The idea of distributed tracing is to stitch together the execution path traversed by a request: operations are timed, and the execution context is propagated as different services perform work to handle the request. As storing all trace data is prohibitively expensive, it is necessary to select certain traces to be retained and discard others. Anomalous traces are invaluable to debugging and optimization workflows, but traces do not announce up front whether they will take an abnormally long time to complete, or whether an operation 35 links away will result in an error. A tail-based approach, in which the decision whether to retain a trace is deferred until the trace is complete, at which point its characteristics determine the likelihood that it is retained, is therefore required.
This talk will describe the product and engineering requirements for a robust and scalable tail-based distributed tracing system, and the statistical techniques that arise in meeting these requirements. For example, we will discuss how to prefer abnormally long and/or erroneous traces while maintaining the ability to calculate accurate summary statistics.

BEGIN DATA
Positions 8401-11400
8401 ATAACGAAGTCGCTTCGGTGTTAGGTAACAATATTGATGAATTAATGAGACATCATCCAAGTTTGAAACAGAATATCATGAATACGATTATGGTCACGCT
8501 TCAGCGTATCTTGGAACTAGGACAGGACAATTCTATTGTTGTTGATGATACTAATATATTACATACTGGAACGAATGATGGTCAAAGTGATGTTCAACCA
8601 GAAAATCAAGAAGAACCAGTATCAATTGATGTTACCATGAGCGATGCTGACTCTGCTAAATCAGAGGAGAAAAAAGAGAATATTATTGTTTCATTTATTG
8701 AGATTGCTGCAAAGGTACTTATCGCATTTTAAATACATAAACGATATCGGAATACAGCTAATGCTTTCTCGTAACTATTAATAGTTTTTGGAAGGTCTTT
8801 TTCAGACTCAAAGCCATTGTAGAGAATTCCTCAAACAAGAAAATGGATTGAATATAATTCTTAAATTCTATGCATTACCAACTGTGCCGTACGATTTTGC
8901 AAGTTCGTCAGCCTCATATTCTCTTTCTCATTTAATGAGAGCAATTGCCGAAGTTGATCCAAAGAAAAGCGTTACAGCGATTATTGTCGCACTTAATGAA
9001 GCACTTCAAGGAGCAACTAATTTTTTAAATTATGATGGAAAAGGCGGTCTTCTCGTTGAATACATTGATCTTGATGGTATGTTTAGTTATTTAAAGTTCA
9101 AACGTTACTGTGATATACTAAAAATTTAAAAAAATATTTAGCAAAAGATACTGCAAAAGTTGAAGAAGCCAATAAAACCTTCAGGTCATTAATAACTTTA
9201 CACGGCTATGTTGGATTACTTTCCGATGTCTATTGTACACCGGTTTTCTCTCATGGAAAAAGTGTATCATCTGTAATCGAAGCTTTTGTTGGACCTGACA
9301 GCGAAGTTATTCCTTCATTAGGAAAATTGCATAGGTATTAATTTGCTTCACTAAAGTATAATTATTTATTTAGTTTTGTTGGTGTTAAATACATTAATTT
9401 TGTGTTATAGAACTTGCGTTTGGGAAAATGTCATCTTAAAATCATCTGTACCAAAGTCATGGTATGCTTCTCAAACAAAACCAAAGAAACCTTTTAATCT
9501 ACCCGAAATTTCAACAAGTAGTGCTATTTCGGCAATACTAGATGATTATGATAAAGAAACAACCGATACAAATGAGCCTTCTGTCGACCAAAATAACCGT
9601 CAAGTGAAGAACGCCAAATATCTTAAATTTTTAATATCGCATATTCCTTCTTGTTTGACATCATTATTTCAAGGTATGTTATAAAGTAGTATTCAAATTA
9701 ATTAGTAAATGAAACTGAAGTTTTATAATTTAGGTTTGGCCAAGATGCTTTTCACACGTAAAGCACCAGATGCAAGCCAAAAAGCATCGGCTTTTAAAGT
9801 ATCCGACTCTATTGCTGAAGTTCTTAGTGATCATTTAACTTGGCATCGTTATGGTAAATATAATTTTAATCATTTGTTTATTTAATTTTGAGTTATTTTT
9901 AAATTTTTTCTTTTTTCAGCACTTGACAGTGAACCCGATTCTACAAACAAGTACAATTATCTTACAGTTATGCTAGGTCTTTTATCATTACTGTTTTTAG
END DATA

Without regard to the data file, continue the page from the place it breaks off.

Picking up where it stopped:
We will introduce the necessary concepts from distributed tracing. Some comfort with statistical arguments would be helpful.
Joe Ross holds a PhD in mathematics from Columbia University and was a researcher and instructor in pure mathematics, most recently at the University of Southern California. He has given more than 20 talks about his research at conferences and universities throughout the world (Germany, Japan, Turkey, USA). He has also been the primary lecturer for many undergraduate and graduate math courses, and has given countless informal seminars. He has 9 publications in peer-reviewed mathematics journals. Joe has worked as a data scientist at machine learning/analytics startups for over five years; in his current role, he focuses on a variety of time series (anomaly detection, forecasting, correlation) and sampling problems that arise in monitoring.